International Monetary Fund. Western Hemisphere Dept.
This paper discusses whether there is a more efficient way of taxing labor in Argentina that has a minimal cost in terms of foregone revenues. Social security contributions for dependent workers are generally high in Argentina, despite the plethora of different regimes and exceptions. A reform of labor taxation in Argentina would need to address these inefficiencies. Reducing the tax wedge would stimulate employment and formalization, especially if targeted to low-paid workers, as there is evidence that it’s their employment that mostly responds to tax incentives. Argentina’s tax and transfer system appears to be less progressive than the estimated optimal one. The simulations suggest that the proposed changes would have a positive impact on economic activity and formality, with a minor cost in terms of foregone revenues. Greater labor supply and wages in the formal sector push up revenue from labor taxation, compensating part of the direct cost of the reform.
Gains in labor force participation rates in Chile have slowed in recent years. We examine
their determinants using a cohort-model analysis. Allowing for both age- and cohort-specific
effects in the context of a seemingly unrelated regression equations (SURE) approach, we
find that age factors play an important role in determining participation decisions, especially
for males. For females, we find that strong positive time trends dominate the downward
pressure from demographics, although those trends have recently dissipated. In addition, we
find that both cohort effects and the business cycle shape participation decisions. Using our
cohort-based analysis, we construct projections of participation rates, which suggest
population aging will put downward pressure on labor inputs, and thus potential output, in
coming years. Further increases in female labor force participation—supported by policies—
could more than offset the downward pressure from demographics.
Women across the world remain an underutilized resource in the labor force. Participation in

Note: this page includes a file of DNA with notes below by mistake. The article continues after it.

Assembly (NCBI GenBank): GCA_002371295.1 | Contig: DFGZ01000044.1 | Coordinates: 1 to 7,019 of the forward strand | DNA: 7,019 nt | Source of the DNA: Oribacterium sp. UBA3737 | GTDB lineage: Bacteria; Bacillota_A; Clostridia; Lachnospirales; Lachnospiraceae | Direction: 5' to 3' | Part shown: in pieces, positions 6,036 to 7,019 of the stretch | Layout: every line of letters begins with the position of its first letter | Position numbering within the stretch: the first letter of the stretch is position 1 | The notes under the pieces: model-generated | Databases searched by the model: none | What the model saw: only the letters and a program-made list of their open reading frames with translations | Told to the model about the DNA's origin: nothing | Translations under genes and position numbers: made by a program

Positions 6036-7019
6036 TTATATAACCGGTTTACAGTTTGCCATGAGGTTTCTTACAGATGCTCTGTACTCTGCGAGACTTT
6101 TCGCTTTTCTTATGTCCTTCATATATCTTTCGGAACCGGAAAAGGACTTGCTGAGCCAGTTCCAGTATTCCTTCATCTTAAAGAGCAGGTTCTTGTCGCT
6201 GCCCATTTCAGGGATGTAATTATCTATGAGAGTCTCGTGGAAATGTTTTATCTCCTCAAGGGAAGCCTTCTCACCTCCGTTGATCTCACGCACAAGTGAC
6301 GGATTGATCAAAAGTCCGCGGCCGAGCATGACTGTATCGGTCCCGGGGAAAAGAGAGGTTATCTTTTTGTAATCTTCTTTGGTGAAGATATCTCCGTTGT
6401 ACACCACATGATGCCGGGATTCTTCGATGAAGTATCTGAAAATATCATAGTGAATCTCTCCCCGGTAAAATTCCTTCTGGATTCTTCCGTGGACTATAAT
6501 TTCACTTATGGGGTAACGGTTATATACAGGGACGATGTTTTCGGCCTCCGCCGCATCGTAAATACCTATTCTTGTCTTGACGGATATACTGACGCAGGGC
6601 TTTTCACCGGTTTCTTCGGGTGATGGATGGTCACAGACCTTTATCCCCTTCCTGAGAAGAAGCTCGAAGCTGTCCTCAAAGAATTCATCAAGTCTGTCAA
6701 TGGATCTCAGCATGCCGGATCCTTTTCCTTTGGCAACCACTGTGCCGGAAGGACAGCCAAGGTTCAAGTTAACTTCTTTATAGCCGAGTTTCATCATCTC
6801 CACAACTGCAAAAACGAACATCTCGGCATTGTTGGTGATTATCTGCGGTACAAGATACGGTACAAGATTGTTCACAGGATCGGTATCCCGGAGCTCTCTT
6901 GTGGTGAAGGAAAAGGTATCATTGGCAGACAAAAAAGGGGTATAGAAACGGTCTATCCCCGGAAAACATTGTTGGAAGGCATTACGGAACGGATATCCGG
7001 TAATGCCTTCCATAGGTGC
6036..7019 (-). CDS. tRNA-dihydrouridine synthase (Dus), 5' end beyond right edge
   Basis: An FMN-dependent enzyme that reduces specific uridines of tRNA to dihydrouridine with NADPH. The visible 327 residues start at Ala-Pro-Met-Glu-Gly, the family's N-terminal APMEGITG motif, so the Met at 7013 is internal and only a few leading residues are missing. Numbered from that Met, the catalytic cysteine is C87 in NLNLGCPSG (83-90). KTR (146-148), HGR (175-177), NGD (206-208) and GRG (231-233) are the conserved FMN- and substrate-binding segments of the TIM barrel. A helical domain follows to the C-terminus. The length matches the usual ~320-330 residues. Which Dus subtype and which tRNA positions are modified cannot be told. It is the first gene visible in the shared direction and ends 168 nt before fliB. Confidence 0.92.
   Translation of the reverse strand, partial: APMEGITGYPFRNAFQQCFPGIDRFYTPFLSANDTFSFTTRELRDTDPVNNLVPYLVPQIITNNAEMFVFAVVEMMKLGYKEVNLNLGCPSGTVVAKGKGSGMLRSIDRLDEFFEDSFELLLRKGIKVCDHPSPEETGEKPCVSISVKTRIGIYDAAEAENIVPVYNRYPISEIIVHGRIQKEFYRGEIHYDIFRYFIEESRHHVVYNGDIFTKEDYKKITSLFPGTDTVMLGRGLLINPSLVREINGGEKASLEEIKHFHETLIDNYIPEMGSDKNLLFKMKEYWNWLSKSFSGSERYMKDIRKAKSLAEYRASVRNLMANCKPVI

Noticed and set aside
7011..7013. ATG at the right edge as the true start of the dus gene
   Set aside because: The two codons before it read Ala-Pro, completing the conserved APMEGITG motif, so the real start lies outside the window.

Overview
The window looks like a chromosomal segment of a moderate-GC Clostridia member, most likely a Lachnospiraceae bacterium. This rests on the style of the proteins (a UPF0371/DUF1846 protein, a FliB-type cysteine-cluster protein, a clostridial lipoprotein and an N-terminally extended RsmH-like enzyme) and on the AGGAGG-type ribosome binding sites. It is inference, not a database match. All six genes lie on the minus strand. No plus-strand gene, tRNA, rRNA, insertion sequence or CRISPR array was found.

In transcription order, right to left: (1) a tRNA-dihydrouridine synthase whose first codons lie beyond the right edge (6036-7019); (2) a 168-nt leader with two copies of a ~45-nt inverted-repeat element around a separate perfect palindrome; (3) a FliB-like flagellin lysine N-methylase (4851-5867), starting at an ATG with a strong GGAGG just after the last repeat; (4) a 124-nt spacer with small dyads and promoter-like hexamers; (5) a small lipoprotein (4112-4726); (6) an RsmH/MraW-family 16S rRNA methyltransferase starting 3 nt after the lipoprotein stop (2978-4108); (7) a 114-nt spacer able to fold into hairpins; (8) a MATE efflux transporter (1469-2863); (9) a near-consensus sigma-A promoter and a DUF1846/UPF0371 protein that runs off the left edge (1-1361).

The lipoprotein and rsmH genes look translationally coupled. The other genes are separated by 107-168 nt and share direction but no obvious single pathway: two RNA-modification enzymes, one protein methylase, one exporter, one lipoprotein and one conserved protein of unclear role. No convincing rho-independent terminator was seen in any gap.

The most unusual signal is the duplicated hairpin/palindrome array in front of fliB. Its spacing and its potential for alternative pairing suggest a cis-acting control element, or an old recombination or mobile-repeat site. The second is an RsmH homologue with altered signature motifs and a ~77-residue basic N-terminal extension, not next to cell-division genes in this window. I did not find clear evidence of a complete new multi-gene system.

the labor force averages around 80 percent for men but only 50 percent for women – nearly
half of women’s productive potential remains untapped compared to one-fifth for men. Latin
America and the Caribbean (LAC), as a region, saw the largest gains in female labor force
participation (LFP) in the world during the last two decades. Women in LAC are becoming
increasingly active in paid work, closing the gap with men and catching up to their
counterparts in advanced economies at an impressive rate. In this paper, we document the
recent trends in female LFP and female education in the LAC region, discuss the size of
potential gains to GDP from increasing female LFP and policies which could be deployed
towards this goal.
Mr. Christian Gonzales, Ms. Sonali Jain-Chandra, Ms. Kalpana Kochhar, Ms. Monique Newiak, and Mr. Tlek Zeinullayev
This study shows empirically that gender inequality and income inequality are strongly interlinked, even after controlling for standard drivers of income inequality. The study analyzes gender inequality by using and extending the United Nation’s Gender Inequality Index (GII) to cover two decades for almost 140 countries,. The main finding is that an increase in the GII from perfect gender equality to perfect inequality is associated with an almost 10 points higher net Gini coefficient. For advanced countries, with higher gender equity in opportunities, income inequality arises mainly through gender gaps in economic participation. For emerging market and developing countries, inequality of opportunity, in particular in education and health, appear to pose larger obstacles to income equality.
International Monetary Fund. External Relations Dept.
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